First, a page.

AFOs: What are they?

It's been a while since I updated--we've been here, busy as usual, and adjusting to the next phase of Matthew's treatment. I've been taking photos and making mental notes of things to share, and in my head it's now developed into a few posts worth of information! So I'll start with a quick post explaining the next phase, and then if I get another chunk of time I'll tell you a bit more about our experience. And maybe I'll even get another post about pie together.

Typically clubfoot babies move from serial casting (and the heel cord release that Matthew had) to what are called "boots-and-bar"--two shoes with a bar attaching them, designed to hold the feet in the corrected position while they mature. However, because Matthew is older and because his feet have been...stubborn, to say the least, his doctor felt that a better choice for his next phase was Ankle Foot Orthotics, or AFOs.

AFOs come in various shapes and designs, but Matthew has rigid ones that come about 2/3 of the way up his calf:

AFOs are more typically used to treat children with low muscle tone or difficulty stabilizing their ankles. Matthew does have some low tone in his lower legs and feet as a result of the long amount of time he has spent in casts, and he certainly benefits from this extra stability. But the major benefit his doctor sees to them is that the soles are rigid, meaning they will keep his feet firmly in a flexed position, maintaining the benefits gained from his last surgery.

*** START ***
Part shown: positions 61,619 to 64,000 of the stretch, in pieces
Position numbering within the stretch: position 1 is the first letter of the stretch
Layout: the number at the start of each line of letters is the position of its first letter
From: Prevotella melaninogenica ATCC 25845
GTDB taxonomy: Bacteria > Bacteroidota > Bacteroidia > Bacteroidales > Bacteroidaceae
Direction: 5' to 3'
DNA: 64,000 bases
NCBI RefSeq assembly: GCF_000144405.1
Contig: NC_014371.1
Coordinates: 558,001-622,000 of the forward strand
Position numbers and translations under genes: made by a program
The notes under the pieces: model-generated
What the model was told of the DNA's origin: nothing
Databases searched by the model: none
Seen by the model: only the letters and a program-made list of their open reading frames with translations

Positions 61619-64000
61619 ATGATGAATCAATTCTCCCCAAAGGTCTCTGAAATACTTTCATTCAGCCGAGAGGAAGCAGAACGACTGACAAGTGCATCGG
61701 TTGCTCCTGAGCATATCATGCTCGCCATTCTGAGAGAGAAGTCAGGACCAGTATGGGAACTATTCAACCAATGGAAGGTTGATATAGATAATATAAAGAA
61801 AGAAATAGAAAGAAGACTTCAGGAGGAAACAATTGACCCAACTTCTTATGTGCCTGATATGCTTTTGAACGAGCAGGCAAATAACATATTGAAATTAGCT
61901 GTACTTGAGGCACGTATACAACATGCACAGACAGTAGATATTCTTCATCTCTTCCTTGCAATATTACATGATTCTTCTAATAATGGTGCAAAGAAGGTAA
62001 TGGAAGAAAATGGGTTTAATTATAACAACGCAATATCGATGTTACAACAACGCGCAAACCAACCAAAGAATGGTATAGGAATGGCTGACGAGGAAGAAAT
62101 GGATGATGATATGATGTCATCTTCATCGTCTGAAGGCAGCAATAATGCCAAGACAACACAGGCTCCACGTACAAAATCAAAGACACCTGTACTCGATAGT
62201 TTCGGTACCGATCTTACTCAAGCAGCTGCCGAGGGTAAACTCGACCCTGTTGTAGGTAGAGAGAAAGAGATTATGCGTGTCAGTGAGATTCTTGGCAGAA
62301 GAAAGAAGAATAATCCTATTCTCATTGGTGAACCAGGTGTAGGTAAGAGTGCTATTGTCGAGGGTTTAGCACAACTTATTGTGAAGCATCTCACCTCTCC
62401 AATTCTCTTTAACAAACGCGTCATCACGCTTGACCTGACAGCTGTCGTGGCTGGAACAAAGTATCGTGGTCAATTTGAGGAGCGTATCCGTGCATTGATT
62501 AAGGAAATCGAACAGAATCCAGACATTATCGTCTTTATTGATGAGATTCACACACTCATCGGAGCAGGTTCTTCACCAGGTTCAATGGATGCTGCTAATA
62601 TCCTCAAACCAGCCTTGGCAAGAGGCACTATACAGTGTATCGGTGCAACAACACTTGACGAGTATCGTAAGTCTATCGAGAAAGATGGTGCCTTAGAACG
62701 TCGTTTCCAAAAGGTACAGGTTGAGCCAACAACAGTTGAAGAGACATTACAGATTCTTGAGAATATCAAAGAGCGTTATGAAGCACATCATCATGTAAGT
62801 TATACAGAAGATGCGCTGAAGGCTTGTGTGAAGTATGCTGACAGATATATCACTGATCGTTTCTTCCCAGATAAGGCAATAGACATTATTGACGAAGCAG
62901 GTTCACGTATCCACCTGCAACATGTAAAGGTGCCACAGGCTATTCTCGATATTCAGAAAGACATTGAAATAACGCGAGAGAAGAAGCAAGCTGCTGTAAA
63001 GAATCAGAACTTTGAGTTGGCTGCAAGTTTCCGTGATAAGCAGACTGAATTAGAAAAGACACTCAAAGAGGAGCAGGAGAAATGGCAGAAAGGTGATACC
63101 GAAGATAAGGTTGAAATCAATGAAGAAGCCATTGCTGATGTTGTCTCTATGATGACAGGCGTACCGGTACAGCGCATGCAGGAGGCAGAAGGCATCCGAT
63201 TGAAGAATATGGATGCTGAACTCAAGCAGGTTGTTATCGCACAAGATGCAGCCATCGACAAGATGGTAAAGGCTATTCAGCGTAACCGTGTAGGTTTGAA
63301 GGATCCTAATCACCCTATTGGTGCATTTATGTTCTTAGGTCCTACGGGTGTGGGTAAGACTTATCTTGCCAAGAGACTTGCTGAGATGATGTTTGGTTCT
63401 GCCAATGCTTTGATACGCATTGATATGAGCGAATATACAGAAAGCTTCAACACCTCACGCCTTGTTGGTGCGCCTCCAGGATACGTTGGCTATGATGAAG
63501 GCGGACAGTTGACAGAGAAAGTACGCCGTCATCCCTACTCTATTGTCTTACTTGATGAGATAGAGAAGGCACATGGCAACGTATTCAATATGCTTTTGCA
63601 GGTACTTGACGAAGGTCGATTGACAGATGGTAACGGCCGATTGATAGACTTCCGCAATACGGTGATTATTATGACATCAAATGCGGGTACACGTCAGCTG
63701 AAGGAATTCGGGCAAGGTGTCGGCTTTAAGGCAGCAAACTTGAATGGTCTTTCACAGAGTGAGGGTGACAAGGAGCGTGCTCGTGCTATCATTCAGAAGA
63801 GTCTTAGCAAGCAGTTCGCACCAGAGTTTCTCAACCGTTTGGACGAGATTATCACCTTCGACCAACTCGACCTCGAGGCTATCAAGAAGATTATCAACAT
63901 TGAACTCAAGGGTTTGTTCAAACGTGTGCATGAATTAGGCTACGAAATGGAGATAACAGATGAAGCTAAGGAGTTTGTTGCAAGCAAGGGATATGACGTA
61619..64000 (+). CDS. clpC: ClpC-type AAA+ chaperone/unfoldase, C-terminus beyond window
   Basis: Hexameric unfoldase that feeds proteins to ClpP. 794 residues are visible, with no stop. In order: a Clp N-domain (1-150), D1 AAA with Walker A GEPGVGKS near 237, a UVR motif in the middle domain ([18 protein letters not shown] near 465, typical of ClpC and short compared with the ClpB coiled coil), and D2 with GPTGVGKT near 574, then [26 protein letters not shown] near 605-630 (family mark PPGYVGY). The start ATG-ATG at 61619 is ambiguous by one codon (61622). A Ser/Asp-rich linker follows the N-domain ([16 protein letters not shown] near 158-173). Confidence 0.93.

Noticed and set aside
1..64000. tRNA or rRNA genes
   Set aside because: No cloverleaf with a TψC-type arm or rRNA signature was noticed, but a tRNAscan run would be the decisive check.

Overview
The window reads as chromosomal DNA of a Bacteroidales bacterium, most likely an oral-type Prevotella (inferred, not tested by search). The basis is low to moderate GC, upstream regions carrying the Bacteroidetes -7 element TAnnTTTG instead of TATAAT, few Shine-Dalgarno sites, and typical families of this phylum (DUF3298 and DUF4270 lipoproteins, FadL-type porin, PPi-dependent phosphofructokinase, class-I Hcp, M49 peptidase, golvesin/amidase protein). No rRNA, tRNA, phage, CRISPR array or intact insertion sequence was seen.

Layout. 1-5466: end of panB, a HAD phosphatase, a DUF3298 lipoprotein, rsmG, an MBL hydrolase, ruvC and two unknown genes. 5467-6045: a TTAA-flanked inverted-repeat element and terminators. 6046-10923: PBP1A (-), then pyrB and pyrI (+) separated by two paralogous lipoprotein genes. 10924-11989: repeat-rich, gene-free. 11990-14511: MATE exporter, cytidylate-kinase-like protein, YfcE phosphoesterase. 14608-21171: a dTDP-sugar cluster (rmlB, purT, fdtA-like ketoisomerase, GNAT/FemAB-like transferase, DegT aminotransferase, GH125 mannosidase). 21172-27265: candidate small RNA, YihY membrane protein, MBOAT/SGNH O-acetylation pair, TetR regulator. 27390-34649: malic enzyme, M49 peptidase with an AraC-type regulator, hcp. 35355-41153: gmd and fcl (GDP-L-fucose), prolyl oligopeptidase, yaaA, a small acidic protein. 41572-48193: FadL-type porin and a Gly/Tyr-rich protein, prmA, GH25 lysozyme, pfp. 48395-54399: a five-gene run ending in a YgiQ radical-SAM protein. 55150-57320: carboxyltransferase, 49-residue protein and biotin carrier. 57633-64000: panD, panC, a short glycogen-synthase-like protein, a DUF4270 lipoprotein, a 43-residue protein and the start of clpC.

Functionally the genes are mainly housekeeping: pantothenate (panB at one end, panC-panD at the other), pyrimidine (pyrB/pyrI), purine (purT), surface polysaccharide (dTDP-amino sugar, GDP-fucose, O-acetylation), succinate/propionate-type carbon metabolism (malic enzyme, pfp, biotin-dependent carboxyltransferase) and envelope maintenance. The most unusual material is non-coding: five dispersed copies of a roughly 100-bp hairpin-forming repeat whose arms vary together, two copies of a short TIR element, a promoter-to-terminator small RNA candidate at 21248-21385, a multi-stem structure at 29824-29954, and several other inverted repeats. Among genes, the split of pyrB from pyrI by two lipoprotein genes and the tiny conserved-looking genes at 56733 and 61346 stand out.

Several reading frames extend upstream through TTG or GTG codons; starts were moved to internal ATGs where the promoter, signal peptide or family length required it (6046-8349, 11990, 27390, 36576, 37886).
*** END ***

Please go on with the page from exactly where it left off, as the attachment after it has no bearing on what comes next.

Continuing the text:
They also mean he can hopefully get up and move around better than if he had a bar connecting his feet, although many children apparently do learn to walk in the boots-and-bar combo.He is already much stronger and more stable on his feet, although he has a long way to go to catch up.

The drawback to AFOs for clubfoot treatment is they don't do much to maintain the rotation of his feet--they offer a bit of support for that, but without the bar in between it's still possible for his feet to turn back in. We are doing some stretching to combat this, and his doctor has told us that she is much less concerned about that for him than she is about him losing the dorsiflexion he has gained recently.

So that's the basics (and apparently the end naptime--that worked out well!). Next time I'll tell you more about how they've been working!


Sheri Karobonik said…
My son has had AFO's for 25 years, so if you need parent to parent help just send a note.